What are the lights on curling stones? Why Winter Olympics 2022 stone has a green light on and what it means

The modifications serve an important purpose

Curling is one of the few Winter Olympic disciplines in which Great Britain generally carry a consistent medal hope.

Widely understood to have been invented in Scotland in the early 16th century, the sport is one that owes its heritage to that early act of sliding rocks on icy ponds, but the modern game has made huge technological strides over the past 500 years.

Even in the present day, advances are being made to improve the event, and spectators tuning in to catch any of the action from Beijing this week may have noticed that the stones used by athletes now have small electronic lights on them.

But why are they there and what purpose do they serve?

Here’s everything you need to know...

What are the lights on curling stones?

Viewers may have noticed that the curling stones in use during these Winter Olympics are fitted with a pair of red and green lights on either side of the handle.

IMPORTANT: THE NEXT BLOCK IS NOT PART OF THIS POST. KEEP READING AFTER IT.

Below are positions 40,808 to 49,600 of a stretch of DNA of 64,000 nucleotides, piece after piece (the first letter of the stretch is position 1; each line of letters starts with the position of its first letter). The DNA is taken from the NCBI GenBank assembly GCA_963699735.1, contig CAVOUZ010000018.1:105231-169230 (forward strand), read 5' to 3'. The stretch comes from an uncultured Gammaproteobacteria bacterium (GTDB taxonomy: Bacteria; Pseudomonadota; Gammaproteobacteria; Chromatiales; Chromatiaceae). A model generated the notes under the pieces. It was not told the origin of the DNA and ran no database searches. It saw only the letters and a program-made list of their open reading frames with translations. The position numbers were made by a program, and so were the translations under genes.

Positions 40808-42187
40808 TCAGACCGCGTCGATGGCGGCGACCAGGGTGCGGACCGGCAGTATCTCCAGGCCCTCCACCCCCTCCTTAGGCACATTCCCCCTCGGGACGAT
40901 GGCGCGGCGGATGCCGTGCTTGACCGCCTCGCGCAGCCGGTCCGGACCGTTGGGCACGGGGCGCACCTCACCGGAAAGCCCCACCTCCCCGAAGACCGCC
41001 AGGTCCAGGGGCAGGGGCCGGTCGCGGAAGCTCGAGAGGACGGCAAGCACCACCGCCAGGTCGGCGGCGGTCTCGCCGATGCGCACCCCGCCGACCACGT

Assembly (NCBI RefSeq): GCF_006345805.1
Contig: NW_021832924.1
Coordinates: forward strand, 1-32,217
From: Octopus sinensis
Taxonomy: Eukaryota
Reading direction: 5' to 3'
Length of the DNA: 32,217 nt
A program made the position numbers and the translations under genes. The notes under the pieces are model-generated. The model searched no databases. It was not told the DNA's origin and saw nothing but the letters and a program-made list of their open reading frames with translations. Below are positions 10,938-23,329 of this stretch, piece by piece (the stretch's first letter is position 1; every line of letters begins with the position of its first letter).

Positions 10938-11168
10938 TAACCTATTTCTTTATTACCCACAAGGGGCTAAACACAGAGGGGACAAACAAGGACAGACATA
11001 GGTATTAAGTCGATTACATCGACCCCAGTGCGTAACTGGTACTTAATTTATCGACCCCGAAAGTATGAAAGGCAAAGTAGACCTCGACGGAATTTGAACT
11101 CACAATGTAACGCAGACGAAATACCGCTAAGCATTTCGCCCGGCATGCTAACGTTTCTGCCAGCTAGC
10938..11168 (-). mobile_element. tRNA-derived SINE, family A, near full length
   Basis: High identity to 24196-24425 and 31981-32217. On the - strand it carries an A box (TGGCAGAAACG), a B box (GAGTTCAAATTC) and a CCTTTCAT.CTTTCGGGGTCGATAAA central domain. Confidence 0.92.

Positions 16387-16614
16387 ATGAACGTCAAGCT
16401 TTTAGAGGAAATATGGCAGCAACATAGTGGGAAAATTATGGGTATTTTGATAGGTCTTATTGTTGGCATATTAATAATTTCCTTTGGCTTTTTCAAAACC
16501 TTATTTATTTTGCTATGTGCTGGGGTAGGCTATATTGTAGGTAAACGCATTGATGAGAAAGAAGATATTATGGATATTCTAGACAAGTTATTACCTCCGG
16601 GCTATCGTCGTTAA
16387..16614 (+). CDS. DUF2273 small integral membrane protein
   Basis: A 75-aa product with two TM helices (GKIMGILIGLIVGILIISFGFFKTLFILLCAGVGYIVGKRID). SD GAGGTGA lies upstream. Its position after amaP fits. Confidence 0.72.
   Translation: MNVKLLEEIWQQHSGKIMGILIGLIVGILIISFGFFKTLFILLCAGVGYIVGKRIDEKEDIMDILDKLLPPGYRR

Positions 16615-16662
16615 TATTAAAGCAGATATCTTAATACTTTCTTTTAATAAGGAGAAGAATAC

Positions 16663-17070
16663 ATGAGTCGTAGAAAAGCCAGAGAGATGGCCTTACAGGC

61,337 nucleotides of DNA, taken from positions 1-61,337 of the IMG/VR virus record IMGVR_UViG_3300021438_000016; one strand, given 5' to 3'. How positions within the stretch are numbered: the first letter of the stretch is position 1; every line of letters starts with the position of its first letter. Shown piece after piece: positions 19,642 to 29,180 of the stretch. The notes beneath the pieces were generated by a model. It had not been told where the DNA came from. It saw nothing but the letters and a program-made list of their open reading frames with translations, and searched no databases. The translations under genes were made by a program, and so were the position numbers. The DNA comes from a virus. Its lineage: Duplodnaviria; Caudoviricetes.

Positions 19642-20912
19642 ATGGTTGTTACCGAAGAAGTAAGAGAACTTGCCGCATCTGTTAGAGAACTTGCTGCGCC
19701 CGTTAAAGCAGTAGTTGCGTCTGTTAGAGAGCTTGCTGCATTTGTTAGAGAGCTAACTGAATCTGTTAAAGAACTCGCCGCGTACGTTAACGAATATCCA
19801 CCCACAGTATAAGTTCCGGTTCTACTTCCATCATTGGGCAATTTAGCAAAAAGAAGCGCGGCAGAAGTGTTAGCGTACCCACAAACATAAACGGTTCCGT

Essentially, the lights act as a tracking system to ensure that athletes release their stone before crossing the first hog line.

The hog line is the red line at the end of the ice, and it is a violation for competitors to cross it with the stone still in their grasp.

A heat sensor is embedded into the ice which is triggered if an athlete’s hand continues to hold onto the handle of the stone while crossing the line.

Each stone contains batteries to power the sensors, and if it is not released in time then the inbuilt lights turn from green to red and the offending team will have to remove their stone as a penalty.

While it is rare for Olympic athletes to commit a hog line violation, it is not unheard of.

Already in Beijing we have seen Italy’s Stefania Constantini penalised in her country’s match against Team USA after holding on to a stone for too long in the sixth end.

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